The construction sector manages to accomplish some amazing things – so why don’t we shout about it more?


As we bask in the late summer sunshine it is clear there are a few more rays of hope shining through. Confidence is back. Not universally so, but the shift in some quarters is palpable, particularly the major developers. So despite the buzz and reasons to be cheerful, why does our industry often undervalue itself?

I am struck that what we all do is pretty special. Despite periodic calls from industry luminaries for standardisation (and therefore efficiency), in 30 years of practice, I’ve never been asked by a client to build the same building twice. Leaving things like sheds, residential (obviously), and brand- orientated programmes like retail aside, all clients are looking for a differentiator for their building, be it architectural, material or increasingly, performance.

Producing fantastic buildings while providing value, against the background of such a fragmented industry, is an extra reason to be proud. We do that on a daily basis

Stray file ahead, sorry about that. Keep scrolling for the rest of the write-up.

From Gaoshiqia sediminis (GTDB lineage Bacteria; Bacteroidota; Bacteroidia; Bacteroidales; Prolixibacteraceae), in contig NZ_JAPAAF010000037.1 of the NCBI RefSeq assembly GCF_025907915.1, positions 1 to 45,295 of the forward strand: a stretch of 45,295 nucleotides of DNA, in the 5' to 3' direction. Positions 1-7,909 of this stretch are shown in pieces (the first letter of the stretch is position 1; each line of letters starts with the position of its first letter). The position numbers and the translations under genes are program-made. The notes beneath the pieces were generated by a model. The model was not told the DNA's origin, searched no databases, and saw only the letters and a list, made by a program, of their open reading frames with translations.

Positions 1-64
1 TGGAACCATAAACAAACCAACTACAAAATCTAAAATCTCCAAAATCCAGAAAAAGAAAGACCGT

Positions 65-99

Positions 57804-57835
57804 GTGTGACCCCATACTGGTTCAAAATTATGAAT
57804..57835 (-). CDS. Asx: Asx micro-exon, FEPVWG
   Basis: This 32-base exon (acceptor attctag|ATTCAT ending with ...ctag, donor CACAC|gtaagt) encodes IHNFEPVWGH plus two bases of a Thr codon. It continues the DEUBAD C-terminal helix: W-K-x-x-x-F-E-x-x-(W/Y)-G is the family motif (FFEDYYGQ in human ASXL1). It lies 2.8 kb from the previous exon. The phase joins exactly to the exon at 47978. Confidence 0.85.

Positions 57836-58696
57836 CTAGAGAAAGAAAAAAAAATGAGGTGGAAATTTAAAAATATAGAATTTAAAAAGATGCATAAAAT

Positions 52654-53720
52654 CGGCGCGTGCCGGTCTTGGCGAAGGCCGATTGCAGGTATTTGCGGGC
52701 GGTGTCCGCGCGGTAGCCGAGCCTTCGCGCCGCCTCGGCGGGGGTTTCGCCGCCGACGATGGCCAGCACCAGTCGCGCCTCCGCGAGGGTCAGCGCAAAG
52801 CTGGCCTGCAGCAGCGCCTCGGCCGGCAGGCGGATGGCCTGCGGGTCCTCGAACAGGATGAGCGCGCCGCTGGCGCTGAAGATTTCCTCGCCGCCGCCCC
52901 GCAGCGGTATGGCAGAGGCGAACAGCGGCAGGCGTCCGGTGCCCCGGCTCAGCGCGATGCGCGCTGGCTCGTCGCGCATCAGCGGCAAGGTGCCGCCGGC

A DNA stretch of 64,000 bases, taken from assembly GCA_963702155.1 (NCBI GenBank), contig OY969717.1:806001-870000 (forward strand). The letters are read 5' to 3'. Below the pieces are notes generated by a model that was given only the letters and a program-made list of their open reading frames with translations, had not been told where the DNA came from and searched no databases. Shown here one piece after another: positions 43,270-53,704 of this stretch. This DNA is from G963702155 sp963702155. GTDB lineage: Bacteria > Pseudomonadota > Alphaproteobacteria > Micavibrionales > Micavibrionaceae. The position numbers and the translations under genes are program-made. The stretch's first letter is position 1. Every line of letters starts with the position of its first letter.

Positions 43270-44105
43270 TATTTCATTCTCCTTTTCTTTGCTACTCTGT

Producing fantastic new buildings or reinventing outdated ones is not a production line operation. There is a scratch team of maybe hundreds of designers, specialists and tradesmen assembled for each project. So getting the right people in the right place at the right time with the right tools and components hundreds of times on each unique project does not happen without a great deal of effort and skill, starting with the first sketch design and culminating in installation of a component to millimetre accuracy.

Doing it well while providing value, against the background of such a fragmented industry, is an extra reason to feel proud. And we do that on a daily basis.

For outside commentators, knocking the building industry is easy and it results in an image which makes it harder in some areas to recruit the very best from the nation’s talent pool. But shout it from the rooftops (avoiding tripping over the PV’s) – in an increasingly virtual world, we are proud of an industry that produces real things, buildings, often of great quality and necessity.

Richard Jones is a senior partner at Jackson Coles